Thursday night in Miami, artist Theaster Gates and his band the Black Monks of Mississippi performed at the pop-up club Prada Mode. In a small upstairs, tucked into the second floor of a poolside restaurant — a part of the understated hotel complex Prada took over for their three-night VIP nightlife happening, which was over by the time Friday arrived along with the non-VIP masses who were not on the list — Gates led the five-piece through a noisy and meditative free jazz-ish set. Hans Ulrich Obrist filmed it on his cellphone. Gates was barefoot.
The band was sitting down for most of the set and they weren’t on any stage or raised platform. There was a rapt crowd huddled around them for the sprawling set that lasted hours, but people who weren’t right in the front and couldn’t see turned to talking and ordering drinks. At one point, Gates asked the audience, “Will you go to the bar and tell those motherfuckers to shut up.”
The performance followed a dinner attended by Kanye West and Venus Williams celebrating the site-specific installation Gates created for Prada Mode, Black Image Corporation (and there’s a version at the Fondazione Prada in Milan too). It’s a celebration of black women featuring photography culled from Jet and Ebony magazines from the 1950s and ‘60s. Connecting the photo installation to the performance, Gates explains, “We’re using Black Image Corporation as the kind of philosophical premise that allows us to make a new black music.”
The photos up around the Prada Mode club, framed and hanging on walls as well blown up huge on side of buildings, feel in many ways a reversal of Gates’s sculptural works that comprise bound editions of Jet magazine. These two works use overlapping source material, but one reproduces and circulates the content while the other values it but keeps it hidden. One of these Jet mag sculptures (it already sold) is on view at the White Cube booth at the fair.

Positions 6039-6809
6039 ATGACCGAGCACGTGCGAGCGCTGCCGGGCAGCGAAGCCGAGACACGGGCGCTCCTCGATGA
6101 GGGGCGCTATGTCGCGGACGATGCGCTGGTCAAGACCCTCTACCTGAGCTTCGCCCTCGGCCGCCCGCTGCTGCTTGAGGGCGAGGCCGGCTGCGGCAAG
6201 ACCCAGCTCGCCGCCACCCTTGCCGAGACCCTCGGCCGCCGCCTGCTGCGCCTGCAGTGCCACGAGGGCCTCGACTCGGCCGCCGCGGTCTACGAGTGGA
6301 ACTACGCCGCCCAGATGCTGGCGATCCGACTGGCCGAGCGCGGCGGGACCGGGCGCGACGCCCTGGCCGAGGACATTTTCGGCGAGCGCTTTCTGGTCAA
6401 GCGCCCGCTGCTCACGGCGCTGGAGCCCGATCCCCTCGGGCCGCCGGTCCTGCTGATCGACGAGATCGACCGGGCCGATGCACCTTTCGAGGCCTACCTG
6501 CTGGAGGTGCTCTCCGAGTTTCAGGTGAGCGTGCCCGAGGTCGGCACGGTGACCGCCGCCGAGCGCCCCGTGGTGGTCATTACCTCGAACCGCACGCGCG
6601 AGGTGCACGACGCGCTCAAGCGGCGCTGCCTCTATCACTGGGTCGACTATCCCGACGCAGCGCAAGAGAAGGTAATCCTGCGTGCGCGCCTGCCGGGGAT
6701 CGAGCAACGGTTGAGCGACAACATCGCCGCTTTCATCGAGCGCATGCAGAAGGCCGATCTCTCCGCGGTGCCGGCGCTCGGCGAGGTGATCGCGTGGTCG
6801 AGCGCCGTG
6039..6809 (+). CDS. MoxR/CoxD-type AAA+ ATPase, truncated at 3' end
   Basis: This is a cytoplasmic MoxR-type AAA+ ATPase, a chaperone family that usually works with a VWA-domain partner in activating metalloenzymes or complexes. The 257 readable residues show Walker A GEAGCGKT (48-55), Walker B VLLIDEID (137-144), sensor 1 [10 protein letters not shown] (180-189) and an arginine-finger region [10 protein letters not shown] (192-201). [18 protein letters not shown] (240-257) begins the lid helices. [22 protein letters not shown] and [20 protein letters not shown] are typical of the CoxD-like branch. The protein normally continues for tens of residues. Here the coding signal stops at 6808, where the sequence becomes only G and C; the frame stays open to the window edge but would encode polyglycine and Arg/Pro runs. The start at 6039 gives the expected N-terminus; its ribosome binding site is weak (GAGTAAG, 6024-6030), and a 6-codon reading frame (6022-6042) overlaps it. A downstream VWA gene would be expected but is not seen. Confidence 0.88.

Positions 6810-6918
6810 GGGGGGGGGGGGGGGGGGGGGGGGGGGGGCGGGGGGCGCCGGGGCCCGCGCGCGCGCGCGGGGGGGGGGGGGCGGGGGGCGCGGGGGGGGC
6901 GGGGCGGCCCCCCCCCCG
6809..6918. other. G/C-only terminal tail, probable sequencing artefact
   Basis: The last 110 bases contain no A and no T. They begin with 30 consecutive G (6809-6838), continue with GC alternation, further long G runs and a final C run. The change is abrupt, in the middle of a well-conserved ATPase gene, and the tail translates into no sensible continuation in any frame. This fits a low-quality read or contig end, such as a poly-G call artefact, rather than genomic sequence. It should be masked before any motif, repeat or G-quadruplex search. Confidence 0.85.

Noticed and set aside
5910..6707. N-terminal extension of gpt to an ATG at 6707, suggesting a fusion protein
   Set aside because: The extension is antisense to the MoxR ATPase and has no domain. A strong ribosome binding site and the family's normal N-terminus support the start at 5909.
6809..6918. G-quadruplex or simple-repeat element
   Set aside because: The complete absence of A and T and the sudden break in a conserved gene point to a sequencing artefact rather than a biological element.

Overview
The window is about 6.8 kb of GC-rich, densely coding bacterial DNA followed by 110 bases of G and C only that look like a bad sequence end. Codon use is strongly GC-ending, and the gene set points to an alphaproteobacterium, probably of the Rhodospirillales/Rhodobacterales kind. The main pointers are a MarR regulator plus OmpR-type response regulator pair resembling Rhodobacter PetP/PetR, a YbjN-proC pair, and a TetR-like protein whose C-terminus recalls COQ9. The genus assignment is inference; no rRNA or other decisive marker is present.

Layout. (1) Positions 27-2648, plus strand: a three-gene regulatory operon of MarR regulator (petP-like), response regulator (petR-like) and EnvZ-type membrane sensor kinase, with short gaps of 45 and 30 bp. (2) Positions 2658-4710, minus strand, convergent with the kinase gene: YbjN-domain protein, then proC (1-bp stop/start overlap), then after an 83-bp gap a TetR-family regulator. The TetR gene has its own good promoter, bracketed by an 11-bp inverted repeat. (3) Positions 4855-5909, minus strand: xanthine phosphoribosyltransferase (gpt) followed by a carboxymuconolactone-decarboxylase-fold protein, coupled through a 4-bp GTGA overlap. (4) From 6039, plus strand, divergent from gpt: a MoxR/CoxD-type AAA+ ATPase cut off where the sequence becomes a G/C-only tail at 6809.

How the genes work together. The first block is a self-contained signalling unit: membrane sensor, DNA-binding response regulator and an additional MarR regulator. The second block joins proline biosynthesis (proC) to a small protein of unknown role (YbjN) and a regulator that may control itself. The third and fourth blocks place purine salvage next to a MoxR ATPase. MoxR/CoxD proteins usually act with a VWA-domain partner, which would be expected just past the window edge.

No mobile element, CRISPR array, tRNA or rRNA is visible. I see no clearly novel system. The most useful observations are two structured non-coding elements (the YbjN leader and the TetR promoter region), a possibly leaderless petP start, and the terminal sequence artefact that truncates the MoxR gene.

Black Monks of Mississippi’s performance on Wednesday had a deconstructed approach to music not unlike the way Gates approaches sculpture. Gospel, soul, rock, jazz, and artists like Sun Ra and Nina Simone are all references for what they’re doing. But Gates explains that they’re also just experimenting with sound. “What is the music before music? Is there a way to go backwards in time to start at an original point in sound?” he asks. There were many moments in the set that were guttural and pre-verbal, but there were also some poetic lyrics too, like If you love me, we will make new histories.
Gates first started the Black Monks of Mississippi in a reaction to an exhibition in Chicago curated by Charles Esche titled The Heartland and centered around practices working along the Mississippi River. “There were no black people in the show,” says Gates. “I was like how can you have an exhibition about Mississippi and not have black people in the show?” The curator invited Gates to propose something and he came up with The Black Monks of Mississippi. “That was 12 years ago, Jesus.”
Gates has a pretty expansive art practice and his urban redevelopment projects in particular push the boundaries of what is art, so this art band fits right into the mix. He notes though it gives him something, he doesn’t get from some of his other work.
“When I’m making objects, I don’t have to always be present,” says Gates, “but with live performance you have to be all in with your body, and that just feels like a gift sometimes.”